Popular BBC Wales weather forecaster Owain Wyn Evans had his sights set on a career behind the camera before he landed a job as journalist and television presenter.
This week he jumped at the chance of trying out a job with award-winning special effects company Real SFX in Cardiff, who work on hit series including Dr Who, Coronation Street, Casualty and Sherlock, and got ‘shot’ with a realistically bloody special effect.
Owain agreed to become a special effects trainee for the day under the guidance of Real SFX’s managing director Danny Hargreaves to highlight the value of vocational qualifications in the lead up to the VQ Awards in Wales on June 9 and national VQ Day the following day.
The VQ Awards are organised by the Welsh Government’s Department for Education and Skills (DfES), the National Training Federation for Wales (NTfW) and CollegesWales. The awards arepart funded by the European Social Fund.
VQ Day is a national celebration of people who have achieved success in vocational education in Wales. Vocational qualifications have never been more important to the economy and the individual; they deliver the trained, talented employees businesses are crying out for and ensure young people have the skills needed to succeed in education and work.
Real SFX knows all about the value of vocational qualifications, having been named Small Employer of the Year in last year’s Apprenticeship Awards Cymru. The company, which has won BAFTA Craft awards for the past two years for its special effects on Dr Who, recognises the value of training and developing a skilled workforce to achieve business success.
Owain’s career route has not been plain sailing. He originally opted to study in university when he left school but found that the theatre design course was not for him. He ended up training as a journalist with BBC Wales, presenting children’s programmes on S4C before becoming a TV weatherman.
“I quickly realised that university was not for me and I didn’t want to waste time,” he said. “The career path that I would probably have gone down would have led me to behind the scenes stage production or specialist lighting.
“Having the chance to work with Real SFX was amazing because this is the sort of exciting work that I love. I enjoyed getting a close up look at the explosive special effects that I was shot with.
“My favourite part was seeing all the equipment and getting Danny to talk me through all the things they use. I had a smoke machine as a child when I was a nightmare as I was always smashing things up.”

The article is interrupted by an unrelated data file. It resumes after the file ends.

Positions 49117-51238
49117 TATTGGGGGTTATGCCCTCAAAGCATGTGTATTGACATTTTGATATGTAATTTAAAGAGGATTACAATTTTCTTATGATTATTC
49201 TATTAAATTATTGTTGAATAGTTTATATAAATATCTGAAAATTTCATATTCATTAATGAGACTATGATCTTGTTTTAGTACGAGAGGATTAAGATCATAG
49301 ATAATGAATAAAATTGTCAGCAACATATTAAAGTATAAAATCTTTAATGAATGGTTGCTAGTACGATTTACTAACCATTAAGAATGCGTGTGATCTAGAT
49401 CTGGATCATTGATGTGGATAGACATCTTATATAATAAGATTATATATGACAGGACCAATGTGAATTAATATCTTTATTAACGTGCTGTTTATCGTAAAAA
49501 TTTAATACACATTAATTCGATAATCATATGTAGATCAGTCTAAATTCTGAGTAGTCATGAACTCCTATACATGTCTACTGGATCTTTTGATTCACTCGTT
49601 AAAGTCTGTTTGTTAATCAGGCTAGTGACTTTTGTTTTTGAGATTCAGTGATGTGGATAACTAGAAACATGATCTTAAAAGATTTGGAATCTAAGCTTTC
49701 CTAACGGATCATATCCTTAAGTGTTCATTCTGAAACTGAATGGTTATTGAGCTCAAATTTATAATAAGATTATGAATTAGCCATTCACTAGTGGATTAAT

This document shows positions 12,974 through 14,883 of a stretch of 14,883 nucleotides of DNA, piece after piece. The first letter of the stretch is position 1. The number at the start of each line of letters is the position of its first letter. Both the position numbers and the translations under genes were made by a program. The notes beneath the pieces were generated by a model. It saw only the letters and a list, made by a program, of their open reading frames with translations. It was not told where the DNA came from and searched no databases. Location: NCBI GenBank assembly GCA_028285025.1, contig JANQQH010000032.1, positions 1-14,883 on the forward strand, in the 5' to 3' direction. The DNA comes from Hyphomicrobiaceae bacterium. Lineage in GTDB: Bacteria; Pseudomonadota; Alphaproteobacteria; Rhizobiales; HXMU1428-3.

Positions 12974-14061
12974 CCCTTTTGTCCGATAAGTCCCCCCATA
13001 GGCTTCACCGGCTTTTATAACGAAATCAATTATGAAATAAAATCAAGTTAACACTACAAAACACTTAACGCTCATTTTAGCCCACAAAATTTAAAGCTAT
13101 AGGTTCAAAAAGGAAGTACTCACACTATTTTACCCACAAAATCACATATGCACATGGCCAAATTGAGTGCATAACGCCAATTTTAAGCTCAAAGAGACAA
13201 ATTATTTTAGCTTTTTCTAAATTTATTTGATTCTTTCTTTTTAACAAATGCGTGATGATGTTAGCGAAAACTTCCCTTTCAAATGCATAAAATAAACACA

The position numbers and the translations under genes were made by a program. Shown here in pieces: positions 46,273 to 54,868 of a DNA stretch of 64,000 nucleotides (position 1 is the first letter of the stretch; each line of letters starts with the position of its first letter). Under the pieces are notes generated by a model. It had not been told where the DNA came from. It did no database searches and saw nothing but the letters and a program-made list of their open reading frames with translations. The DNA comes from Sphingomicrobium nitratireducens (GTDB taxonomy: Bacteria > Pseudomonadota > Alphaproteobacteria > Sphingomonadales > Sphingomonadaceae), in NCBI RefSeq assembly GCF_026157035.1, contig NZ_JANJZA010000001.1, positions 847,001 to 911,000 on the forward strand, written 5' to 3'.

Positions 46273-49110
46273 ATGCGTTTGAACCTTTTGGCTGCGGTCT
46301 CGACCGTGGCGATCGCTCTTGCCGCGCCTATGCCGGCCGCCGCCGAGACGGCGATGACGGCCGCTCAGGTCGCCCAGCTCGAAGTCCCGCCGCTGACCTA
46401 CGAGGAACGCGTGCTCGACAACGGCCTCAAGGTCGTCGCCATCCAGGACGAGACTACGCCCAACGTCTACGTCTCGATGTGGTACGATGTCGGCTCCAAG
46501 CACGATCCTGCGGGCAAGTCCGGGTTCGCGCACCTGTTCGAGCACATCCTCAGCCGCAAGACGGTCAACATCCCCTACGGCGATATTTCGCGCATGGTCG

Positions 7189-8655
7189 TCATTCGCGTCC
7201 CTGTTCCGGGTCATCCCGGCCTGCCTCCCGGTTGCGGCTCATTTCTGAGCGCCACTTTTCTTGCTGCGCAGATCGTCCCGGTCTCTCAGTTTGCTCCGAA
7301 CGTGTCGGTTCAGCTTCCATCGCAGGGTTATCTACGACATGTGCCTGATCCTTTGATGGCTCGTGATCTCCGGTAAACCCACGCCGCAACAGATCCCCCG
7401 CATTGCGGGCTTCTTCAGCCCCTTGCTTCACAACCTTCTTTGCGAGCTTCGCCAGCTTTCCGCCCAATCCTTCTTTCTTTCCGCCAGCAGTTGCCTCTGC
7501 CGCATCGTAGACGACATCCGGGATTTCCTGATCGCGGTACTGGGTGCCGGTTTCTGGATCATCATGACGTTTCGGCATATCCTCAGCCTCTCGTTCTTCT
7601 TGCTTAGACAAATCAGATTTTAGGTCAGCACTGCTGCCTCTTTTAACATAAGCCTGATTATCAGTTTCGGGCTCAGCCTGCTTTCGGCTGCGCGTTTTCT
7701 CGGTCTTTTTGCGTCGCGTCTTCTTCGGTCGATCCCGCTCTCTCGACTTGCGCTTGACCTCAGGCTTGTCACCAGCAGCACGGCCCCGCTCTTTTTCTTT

Following his own experience, he’s a big advocate of vocational qualifications and lifelong learning. “Vocational qualifications are very important because they open more doors for people who achieve them. Young people are starting to realise that going to university doesn’t guarantee them a job at the other side.
“I am also a supporter of lifelong learning. Last year, for example, I did an Open University course on meteorology to improve my knowledge and it has definitely helped me with my job.”
Founded in 2008, Real SFX specialises in atmospheric, fire, explosives, mechanical rigs, model making and soft props for TV, film and the events industry. Employing a team of 10, with a further 25 freelancers travelling from around the country, the company has offices in Cardiff, Pinewood Studios Wales and Manchester as well as a base in Scotland.
As the company endeavours to employ more local talent, this number of commuting freelancers is likely to be reduced.
Safety around live special effects is paramount for the business that has developed a specific apprenticeship programme in creative and digital media. Three apprentices have been recruited over the past three years and there are plans to take on two more this year.
“The apprenticeship programme is embedded into the Real SFX business plan and with the opening of Pinewood Studios Wales and the continued Welsh Government support for the sector, there is huge potential for apprentices to grow with us,” said director Carmela Carrubba.
“As the special effects industry is relatively new in Wales, there is a skills gap, so it’s important that we build our own workforce. The reason why we like the Creative Media qualification is that it gives the apprentices an insight into the whole industry and we want to be a leading representative as a special effects company in the creative industry.”
An initiative established by independent education charity Edge Foundation, VQ Day supports the aspiration that vocational qualifications, which are not just for young people, should achieve parity of esteem alongside other educational routes.
The VQ Awards in Wales help to showcase individuals and organisations that have raised the standard of the services they offer as a result of vocational qualifications.
There are two award categories: the VQ Learner of the Year and the VQ Employer of the Year. Finalists will be shortlisted from entries and announced in early May. The winners will be revealed at an awards ceremony to be held at St David’s Hotel, Cardiff on the evening of June 9, the eve of VQ Day.